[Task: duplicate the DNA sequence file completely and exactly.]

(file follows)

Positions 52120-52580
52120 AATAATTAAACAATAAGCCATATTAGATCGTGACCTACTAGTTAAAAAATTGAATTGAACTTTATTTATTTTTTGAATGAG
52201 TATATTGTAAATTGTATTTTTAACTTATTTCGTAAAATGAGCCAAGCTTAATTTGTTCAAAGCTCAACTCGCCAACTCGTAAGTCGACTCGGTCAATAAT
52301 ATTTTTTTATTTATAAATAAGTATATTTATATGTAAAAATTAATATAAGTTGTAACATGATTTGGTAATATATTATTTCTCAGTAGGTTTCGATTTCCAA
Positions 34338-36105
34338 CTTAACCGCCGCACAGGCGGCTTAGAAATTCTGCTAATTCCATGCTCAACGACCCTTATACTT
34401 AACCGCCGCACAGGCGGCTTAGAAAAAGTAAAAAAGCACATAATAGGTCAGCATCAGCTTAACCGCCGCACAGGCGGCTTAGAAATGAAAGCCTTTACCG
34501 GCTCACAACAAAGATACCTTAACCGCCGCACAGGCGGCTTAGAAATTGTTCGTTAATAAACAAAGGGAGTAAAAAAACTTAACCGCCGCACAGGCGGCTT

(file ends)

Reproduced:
Positions 52120-52580
52120 AATAATTAAACAATAAGCCATATTAGATCGTGACCTACTAGTTAAAAAATTGAATTGAACTTTATTTATTTTTTGAATGAG
52201 TATATTGTAAATTGTATTTTTAACTTATTTCGTAAAATGAGCCAAGCTTAATTTGTTCAAAGCTCAACTCGCCAACTCGTAAGTCGACTCGGTCAATAAT
52301 ATTTTTTTATTTATAAATAAGTATATTTATATGTAAAAATTAATATAAGTTGTAACATGATTTGGTAATATATTATTTCTCAGTAGGTTTCGATTTCCAA
Positions 34338-36105
34338 CTTAACCGCCGCACAGGCGGCTTAGAAATTCTGCTAATTCCATGCTCAACGACCCTTATACTT
34401 AACCGCCGCACAGGCGGCTTAGAAAAAGTAAAAAAGCACATAATAGGTCAGCATCAGCTTAACCGCCGCACAGGCGGCTTAGAAATGAAAGCCTTTACCG
34501 GCTCACAACAAAGATACCTTAACCGCCGCACAGGCGGCTTAGAAATTGTTCGTTAATAAACAAAGGGAGTAAAAAAACTTAACCGCCGCACAGGCGGCTT